Trust is such an essential part of any job. Trust with your co-workers, your boss, your clients, etc. Personally, the trust that’s essential for me is client trust. Within my profession (copy editing and proofreading), I take on clients and provide them with a service. They’re the people who bring my income and work level.
Why should you enable trust?
Enabling and building trust leads to loyalty, positive experiences, and expansion of your client base. When you think of trust you have with a partner or friend, you think about having someone you can go to with problems, knowing that they can help. You trust them to support you, and you go back to them because the experiences you have are good ones. It’s basically the same within your work, just on a more professional level! If you’ve no trust, you’ve no grounds for a good relationship that’ll last. And you want your work-relationships to last!
We all make mistakes too. It’s bound to happen, a natural part of being human. While we hope that this doesn’t happen within our work, it can, and yes, it’s embarrassing. But, when we have trust, we know that we can go to a person, explain, and find a solution together. It’s so much easier to apologise and deal with what you’ve done when you’ve got someone forgiving—another reason why trust is so important.
When someone trusts that you work hard, deliver on your promises, and provide excellent results, they come back to you again. They recommend you. They become part of your base.
So we’ve discussed the why, so now we move on to how we can enable trust.
How do you enable trust?
Utilising time at the beginning of the process.
The most important part of your client process will be the beginning. This is where you have to show what you can do, show who you are, and what you can give to a person. To achieve this, offer consultation calls or free work samples. You create trust through these because you actively show up and show off your skills and knowledge, letting the client know that you’re capable.
Effective, respectful, and transparent communication.
Being able to offer effective communication is key. Actively solving problems, being friendly, letting your client know that you’re there to talk to will help build that trust. But don’t forget to be yourself, don’t hide anything, and be aware of how your words will come across.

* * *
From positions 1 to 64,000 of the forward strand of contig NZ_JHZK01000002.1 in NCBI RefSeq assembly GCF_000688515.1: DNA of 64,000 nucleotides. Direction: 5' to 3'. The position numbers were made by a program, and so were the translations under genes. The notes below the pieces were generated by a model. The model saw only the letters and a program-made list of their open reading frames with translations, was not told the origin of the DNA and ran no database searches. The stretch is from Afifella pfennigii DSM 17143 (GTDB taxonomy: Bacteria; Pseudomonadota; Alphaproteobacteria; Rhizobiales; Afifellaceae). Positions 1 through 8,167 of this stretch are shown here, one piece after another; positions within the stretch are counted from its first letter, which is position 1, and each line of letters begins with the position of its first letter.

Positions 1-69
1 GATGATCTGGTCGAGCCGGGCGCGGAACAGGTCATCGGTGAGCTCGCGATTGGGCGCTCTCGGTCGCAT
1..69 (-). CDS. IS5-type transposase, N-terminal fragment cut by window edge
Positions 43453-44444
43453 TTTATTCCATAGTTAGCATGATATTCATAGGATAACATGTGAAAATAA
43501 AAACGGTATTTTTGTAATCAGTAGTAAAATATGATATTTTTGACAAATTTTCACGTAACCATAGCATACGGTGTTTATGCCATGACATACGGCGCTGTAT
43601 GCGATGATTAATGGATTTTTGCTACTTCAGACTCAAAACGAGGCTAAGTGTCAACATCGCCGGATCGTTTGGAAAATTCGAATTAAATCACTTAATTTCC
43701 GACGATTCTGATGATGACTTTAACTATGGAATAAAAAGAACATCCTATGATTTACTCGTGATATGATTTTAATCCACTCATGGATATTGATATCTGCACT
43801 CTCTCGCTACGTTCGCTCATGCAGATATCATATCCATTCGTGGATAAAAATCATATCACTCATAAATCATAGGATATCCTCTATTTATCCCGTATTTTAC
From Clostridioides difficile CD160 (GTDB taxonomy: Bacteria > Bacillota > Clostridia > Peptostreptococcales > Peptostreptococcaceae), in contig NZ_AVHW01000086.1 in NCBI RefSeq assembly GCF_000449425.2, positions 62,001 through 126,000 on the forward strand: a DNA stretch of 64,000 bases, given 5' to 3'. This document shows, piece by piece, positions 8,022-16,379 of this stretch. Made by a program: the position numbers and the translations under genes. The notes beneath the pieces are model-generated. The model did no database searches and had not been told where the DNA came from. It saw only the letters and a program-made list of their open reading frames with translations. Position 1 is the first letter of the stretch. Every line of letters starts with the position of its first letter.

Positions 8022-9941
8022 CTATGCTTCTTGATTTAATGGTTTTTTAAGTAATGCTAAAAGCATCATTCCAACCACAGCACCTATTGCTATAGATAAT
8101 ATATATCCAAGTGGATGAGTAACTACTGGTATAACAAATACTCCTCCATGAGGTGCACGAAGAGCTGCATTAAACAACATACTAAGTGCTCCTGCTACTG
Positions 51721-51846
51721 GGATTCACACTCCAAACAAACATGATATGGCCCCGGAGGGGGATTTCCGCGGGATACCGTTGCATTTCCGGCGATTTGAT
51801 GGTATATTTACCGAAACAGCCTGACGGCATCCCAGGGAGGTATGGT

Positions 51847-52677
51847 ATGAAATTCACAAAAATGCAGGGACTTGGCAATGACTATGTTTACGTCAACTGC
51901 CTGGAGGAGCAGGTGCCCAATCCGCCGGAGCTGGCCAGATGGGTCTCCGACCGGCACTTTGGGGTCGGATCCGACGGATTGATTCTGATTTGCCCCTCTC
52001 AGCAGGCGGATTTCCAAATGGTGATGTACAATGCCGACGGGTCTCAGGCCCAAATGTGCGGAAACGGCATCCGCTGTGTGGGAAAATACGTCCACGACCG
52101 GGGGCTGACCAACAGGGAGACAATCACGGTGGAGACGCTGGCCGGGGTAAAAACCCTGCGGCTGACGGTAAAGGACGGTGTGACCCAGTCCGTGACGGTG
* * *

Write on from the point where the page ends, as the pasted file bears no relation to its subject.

Keeping commitments, sticking to deadlines.
If you want to ensure someone will come back and use your service again, do not flake out. It sounds like common knowledge, but it’s worth saying. When you set a deadline, really think about whether you’re basically 100% sure you can see it through. Obviously, there are times when the worst happens, and we can’t control everything, but don’t commit if there’s a part of you that’s doubtful. When it comes to setting deadlines, a good thing is to figure out the time you need, then add on extra—just in case.
Actively showing up and consistently checking in.
Enabling trust is more than just doing the work required. Throughout your process, it’s worthwhile taking the time to check in on your client. Depending on the time scale, this can be evenly spaced out. Let them know how you’re doing. Think of questions to ask and involve them in the process. When I say ‘actively showing up,’ I mean that you should engage and show interest. Go to them before they come to you. This will all lead to greater trust.
Delivering and going above and beyond.
If you want someone to be loyal and recommend you because they trust you, then deliver on your promises. Give the client what they’re expecting. Even better—go further, do something extra and unexpected that boosts you further.
If in doubt…
Put yourself in their shoes. Think about how you’d like to be treated in that position. What would you expect? When you show empathy and understanding to their situation, the ways to grow trust will become clear.